Aurora’s rich sports tradition dates back to golden era

For any football nuts out there looking to soak up a wealth of knowledge of the game, former Aurora coach and administrator Rollie Carter is the man to chat with.
I spent hours talking with the former Aurora coach in working on the stories about the 1968 Husky football team that will be honored with the Golden Anniversary Award from the Nebraska Football Hall of Fame.
Along those lines, there was another good bit of time talking to several players from that year’s team, hearing some old war stories from the gridiron.
There was, however, a common feeling all the players I talked to had toward the award -- they felt it was a representation of Carter and the hard work and dedication he not only put into that ‘68 team, but throughout his entire tenure.
Another common belief that even Carter was on board with was the notion that the mid- to late 60s teams set the foundation that Aurora still lives on today in terms of tradition, values and a sense of community pride. Several former players shared that sentiment, including Mark Gustafson and Skip Tredway.
“A lot of that goes to coach Carter and the culture change he brought not to just football, but Aurora in general and the community,” Gustafson said.
“Something happened 50 years ago that clicked and it just kept going,” Tredway said. “We like to think we helped start that tradition.”
I was curious about that and decided to do even more digging than I originally had planned.
Thanks to the Plainsman Museum and Rod Havens at the school, I dug through various newspapers and annuals from the past 50 years, checking a wealth of information.
It can still be argued that 1966-68 is one of, if not the greatest three-year stretch in the history of Aurora football.
Following a losing season in ‘65, the Huskies rattled off a combined record of 25-2, including back-to-back 9-0 years in ‘67 and ‘68.
It was also argued by several people that I interviewed that the ‘66 team was possibly the best of those three, but an injury to one of its best players late in the year led to back-to-back losses to end the year, preventing three straight undefeated campaigns.
Aurora’s first losing season since ‘65 came in 1972, and the Huskies had three others throughout the 70s. For context, the final year for Carter at the helm was ‘71 before he moved up the administrative ladder to become assistant principal and eventually principal at Aurora.
Beginning in 1978, the Huskies lost no more than three games in any given season up until the 1988 campaign.
The 1991 season was the first 4-5 losing season since 1977, but the Huskies didn’t stay in a valley for long.
Aurora was strong through the mid-90s, losing a state title game to Lincoln Pius 24-7 with an 11-2 record.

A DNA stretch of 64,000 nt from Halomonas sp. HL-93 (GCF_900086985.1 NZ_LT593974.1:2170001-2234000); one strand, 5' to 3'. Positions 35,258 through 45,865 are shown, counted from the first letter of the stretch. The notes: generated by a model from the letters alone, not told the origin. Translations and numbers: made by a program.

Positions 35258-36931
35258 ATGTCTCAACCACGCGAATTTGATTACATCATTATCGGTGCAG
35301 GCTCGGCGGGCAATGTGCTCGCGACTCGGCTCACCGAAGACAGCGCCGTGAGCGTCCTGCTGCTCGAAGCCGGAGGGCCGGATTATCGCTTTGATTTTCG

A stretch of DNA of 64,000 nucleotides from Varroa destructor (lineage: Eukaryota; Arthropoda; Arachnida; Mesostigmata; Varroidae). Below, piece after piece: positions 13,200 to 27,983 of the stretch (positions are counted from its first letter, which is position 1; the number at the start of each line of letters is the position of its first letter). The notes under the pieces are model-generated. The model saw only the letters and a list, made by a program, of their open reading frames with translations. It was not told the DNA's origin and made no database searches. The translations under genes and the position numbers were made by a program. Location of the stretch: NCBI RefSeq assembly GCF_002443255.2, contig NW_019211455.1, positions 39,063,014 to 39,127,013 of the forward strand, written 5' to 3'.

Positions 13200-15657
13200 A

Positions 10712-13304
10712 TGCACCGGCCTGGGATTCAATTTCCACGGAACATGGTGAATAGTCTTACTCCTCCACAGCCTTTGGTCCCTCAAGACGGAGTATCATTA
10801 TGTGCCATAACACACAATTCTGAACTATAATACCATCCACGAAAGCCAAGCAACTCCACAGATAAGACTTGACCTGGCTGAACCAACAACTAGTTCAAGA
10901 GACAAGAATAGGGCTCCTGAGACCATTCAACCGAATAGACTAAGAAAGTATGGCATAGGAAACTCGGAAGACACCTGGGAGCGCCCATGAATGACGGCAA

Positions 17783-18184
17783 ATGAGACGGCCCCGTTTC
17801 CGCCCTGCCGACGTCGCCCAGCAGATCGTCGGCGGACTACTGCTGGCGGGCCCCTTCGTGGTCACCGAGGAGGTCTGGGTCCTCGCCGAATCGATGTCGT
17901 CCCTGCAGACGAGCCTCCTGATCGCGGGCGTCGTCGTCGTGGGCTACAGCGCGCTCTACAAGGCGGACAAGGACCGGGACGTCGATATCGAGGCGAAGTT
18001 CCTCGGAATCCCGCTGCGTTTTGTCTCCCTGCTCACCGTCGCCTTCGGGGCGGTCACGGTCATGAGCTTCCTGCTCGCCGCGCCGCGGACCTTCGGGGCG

The 1997 season was the end of another era in Husky football as 20-year coaching veteran Jack Guggenmos stepped down as the head coach. Guggenmos gave way to another Husky legendary coach -- Randy Huebert.
It didn’t take long for Hubert to continue to storied tradition of Husky football. In 2002, Aurora recorded a 9-0 regular season, its first since the 1968 team did so. That 2002 team would lose in the state semifinals to McCook.
I’m sure the 2008-09 teams haven’t slipped out of the memory bank for many of the Husky faithful, winning back-to-back titles with a combined 21-1 record, including an unblemished 13-0 in ‘09.
Following the two state titles, Huebert compiled a 41-15 in his final five years before he stepped down and moved up to the Class A coaching ranks. Kyle Peterson picked right up where those before him left off with a near perfect inaugural campaign in 2015.
The Huskies qualified for the state title game that year with the likes of three current Division I players, but couldn’t defeat the buzzsaw in Elkhorn South.
In the past 50 seasons, the Aurora football team has combined for a 360-148 win-loss record. That’s a 71 percent winning percentage for those counting at home.
Only eight of the last 50 seasons have ended in a losing record, and five of those were 4-5.
It’s that kind of winning tradition that many believe was instilled in not only the football team, but all sports in general here in Aurora by Rollie Carter and those who made those late 60s teams so great.
It’s not only the football team. Aurora’s signature is all over the state championship history books. The Huskies own state titles in football, boys and girls cross country, volleyball, boys basketball, wrestling, track and field and golf.
Did Aurora have some success pre-Carter days? Sure.
But it’s the sustained and consistent success coupled with the undenyable pride of being a Husky that looms large today.
Through the hours of interviews and research spent on the ‘68 version of the Aurora football team, there was a one-liner that stood out talking about the tradition.
“Tradition doesn’t come easy,” Mark Gustafson said. “There’s a price you pay to build a tradition and then keep it.”
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RICHARD RHODEN can be reached at


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